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Stem Cell Research

What are the Jewish texts and values underlying the resolution on stem cell research?

Jewish tradition teaches us that preserving life and promoting health are among the most precious of values. These values have informed our affirmative commitment to medical science throughout the ages. Judaism has always encouraged scientific and medical advances. As Nachmanides taught, the practice of healing is not merely a profession, it is a mitzvah, a righteous obligation. A recent CCAR responsum applies this principle to human stem cell research: "If we define the administration of lifesaving medical therapy aspikuach nefesh, we should not forget that physicians could not save lives were it not for the extensive scientific research upon which our contemporary practice of medicine is based. Since research into human stem cells partakes of the mitzvah, of healing, surely our society ought to support it" (CCAR Responsum 5761.7, Human Stem Cell Research, Rabbi Mark Washofsky).

Stem cell research holds the promise of finding new and effective treatments for Alzheimer's, Parkinson's, spinal cord injuries, and certain types of cancers. The moral imperative to pursue stem cell research is clear; it is an embodiment of the mitzvah, of healing. Our tradition requires that we use all available knowledge to heal the ill, and "when one delays in doing so, it is as if he has shed blood" (Shulchan Aruch, Yorei De`ah 336:1).

Why is it important for the Union for Reform Judaism to speak out about stem cell research now

Stem cell research involves cells that can potentially develop into any kind of cell, tissue, or organ in the body ("totipotent stem cells") and that may one day soon be able to replace damaged or sick cells in a patient with an injury or degenerative disease. Totipotent stem cells are commonly obtained by using somatic cell nuclear transfer (SCNT) technology (therapeutic cloning), which allows scientists to create more stem cells with which to conduct research. Creation of stem cells through this technique is the best way to advance this crucial research.

Our voice is critical in the political debate that has ensued over the use of SCNT technology to produce stem cells for research. It has been challenged by those who argue that stem cells cannot be obtained without terminating the embryonic growth, which, if allowed to continue, could become a fetus. Currently, the United States federal government allows for federal funding of embryonic stem cell research but only on sixty existing germlines (i.e., self-sustaining colonies of cells derived from destroyed embryos that scientists have already begun to study). This policy stops short of allowing federal funding for research using stem cells derived from frozen embryos that have not been studied(about 100,000 of which exist at fertility labs across the country). The creation of additional germlines would allow more scientists to conduct stem cell research, but because the technology has become the subject of political debate it requires our vocal support.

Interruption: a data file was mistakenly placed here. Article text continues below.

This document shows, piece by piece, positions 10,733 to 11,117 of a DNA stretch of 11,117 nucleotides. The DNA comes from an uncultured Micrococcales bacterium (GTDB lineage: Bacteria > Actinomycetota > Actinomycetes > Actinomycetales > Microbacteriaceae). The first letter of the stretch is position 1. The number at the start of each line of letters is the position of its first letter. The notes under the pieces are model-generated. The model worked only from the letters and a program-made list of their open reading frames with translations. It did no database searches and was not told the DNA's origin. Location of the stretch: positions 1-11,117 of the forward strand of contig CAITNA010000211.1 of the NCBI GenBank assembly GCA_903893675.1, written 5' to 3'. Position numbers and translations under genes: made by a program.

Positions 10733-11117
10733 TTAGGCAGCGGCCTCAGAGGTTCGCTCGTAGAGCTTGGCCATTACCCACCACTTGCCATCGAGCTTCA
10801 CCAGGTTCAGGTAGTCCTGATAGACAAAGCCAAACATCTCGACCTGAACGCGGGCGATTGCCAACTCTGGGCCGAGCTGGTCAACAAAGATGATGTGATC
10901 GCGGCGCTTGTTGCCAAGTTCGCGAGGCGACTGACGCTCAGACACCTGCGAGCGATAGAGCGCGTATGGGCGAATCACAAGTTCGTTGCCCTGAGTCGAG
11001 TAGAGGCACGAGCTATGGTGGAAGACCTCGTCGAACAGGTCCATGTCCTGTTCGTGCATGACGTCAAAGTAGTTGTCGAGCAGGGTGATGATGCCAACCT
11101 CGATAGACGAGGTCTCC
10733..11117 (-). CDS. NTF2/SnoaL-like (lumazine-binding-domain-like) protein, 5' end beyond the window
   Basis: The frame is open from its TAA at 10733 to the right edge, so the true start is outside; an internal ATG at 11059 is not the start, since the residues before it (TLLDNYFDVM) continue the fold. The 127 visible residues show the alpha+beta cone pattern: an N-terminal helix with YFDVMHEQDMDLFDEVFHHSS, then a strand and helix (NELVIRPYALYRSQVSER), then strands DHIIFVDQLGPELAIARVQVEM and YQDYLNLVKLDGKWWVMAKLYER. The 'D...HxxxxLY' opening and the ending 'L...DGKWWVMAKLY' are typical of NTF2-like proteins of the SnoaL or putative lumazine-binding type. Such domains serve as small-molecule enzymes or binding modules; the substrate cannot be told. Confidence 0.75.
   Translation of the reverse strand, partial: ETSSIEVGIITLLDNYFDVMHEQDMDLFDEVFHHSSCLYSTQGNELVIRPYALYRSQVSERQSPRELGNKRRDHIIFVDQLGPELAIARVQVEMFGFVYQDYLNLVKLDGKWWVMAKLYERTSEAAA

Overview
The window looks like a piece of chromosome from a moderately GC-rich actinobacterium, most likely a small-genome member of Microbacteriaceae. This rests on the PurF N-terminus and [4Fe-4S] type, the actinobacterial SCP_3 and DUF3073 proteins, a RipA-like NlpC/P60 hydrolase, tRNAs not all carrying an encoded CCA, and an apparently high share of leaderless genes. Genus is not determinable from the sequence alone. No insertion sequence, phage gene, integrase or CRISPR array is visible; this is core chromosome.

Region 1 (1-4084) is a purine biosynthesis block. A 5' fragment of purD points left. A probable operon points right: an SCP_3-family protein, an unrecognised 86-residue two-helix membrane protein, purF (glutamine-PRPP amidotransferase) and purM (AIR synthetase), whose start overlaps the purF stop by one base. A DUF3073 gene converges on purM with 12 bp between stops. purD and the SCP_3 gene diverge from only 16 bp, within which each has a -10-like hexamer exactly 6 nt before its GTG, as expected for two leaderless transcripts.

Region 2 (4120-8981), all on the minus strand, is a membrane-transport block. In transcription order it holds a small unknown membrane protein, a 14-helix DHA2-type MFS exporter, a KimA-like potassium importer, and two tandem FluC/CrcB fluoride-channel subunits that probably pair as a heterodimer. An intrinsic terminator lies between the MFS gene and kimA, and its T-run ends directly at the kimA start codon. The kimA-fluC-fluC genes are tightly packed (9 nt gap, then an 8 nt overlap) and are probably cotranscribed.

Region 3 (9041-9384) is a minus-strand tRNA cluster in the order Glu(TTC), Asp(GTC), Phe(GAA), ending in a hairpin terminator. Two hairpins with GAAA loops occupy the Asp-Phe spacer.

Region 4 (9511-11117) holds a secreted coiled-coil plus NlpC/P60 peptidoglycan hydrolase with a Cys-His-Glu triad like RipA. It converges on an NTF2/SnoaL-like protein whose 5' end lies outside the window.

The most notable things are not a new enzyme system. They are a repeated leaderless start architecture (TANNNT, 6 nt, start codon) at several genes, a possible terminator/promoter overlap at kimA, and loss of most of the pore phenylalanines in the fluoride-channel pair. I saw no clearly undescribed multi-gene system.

What action is required?

The resolution calls upon individuals and congregations to support research and government funding using both adult and embryonic stem cells, in addition to the existing lines currently approved for funding by the United States and Canadian governments, and to oppose efforts to restrict or penalize scientists, clinicians, or patients for participating in stem cell research and SCNT technology for therapeutic purposes. As these issues play out in the political arena, it is critical that we support appropriate legislative and executive actions that will encourage and facilitate this life-saving technology and articulate that support as a reflection of our deeply held beliefs about the importance of the mitzvah of healing